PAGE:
“All the religions preach love, peace and harmony — be it Islam, Christianity or Hinduism…Hinduism though I don’t consider a religion. It is more than that. It is a broader cultural concept of India,” he said at the inauguration of the Sunder Nursery — a new 90 acre city park — near Humayun’s Tomb here.
The Aga Khan Trust for Culture (AKTC) commenced conservation and landscape works at Sunder Nursery in 2007, following an MoU with the Central Public Works Department and the Archaeological Survey of India.
The development of this city park is in line with other similar initiatives by The Aga Khan Trust in Kabul, Mali, Zanzibar, Cairo, Hyderabad, Chantilly, amongst others.
Naidu said that private-public partnership became a success in this project that “combines together nature, culture and future”.
He said because The Aga Khan, current Imam of Ismailis, a denomination within Shia Islam, “believes in serving the mankind, he is serving God”.
He also said the development works undertaken by AKTC reflected Prime Minister Narendra Modi’s campaign Swachh Bharat.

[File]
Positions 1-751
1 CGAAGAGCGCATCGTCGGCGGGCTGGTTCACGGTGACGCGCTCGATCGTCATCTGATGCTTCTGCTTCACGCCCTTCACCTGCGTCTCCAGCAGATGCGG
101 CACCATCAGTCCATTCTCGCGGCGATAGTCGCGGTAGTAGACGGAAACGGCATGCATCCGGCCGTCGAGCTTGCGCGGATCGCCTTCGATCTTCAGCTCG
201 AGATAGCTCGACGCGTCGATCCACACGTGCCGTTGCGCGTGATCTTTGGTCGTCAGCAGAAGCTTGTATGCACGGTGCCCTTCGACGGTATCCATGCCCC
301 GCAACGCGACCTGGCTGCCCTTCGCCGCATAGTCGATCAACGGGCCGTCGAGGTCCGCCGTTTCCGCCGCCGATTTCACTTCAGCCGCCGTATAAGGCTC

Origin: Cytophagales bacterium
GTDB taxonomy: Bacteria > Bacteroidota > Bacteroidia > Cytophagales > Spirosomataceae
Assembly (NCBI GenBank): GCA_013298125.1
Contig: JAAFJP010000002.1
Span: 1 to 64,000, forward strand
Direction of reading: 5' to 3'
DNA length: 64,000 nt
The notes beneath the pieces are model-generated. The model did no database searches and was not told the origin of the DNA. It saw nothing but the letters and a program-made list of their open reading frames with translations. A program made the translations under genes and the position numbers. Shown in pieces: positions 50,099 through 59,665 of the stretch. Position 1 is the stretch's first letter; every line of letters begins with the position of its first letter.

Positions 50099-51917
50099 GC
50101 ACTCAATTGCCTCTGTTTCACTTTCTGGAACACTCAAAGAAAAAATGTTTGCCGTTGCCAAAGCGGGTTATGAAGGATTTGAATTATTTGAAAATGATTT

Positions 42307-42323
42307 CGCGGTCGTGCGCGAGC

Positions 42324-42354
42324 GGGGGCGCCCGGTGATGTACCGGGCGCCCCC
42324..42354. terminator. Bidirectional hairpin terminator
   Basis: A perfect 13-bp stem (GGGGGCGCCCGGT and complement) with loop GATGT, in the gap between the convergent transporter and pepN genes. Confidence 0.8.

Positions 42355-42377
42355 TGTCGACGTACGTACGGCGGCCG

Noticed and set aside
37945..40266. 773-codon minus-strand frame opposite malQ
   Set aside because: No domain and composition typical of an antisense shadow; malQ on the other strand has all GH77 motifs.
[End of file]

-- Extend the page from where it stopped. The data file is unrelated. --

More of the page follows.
The conservation works draw attention to a unique ensemble of 16th century garden tomb.
In 2016, UNESCO extended World Heritage designation to twelve structures conserved by AKTC, including six standing within the Sunder Nursery.
Landscape architect M Shaheer designed this new city park along a central axial spine around which gardens were designed – both formal and informal settings for families to enjoy picnics.
The landscaping of the park includes Delhi’s first arboretum, an amphitheatre, ponds and lakes, nursery beds, a flower showcase, rose gardens and orchards.
Sunder Nursery houses almost 300 tree species, drawing 80 species of birds and 60 species of butterflies.
It continues to have 20 acres of nursery beds managed by the CPWD.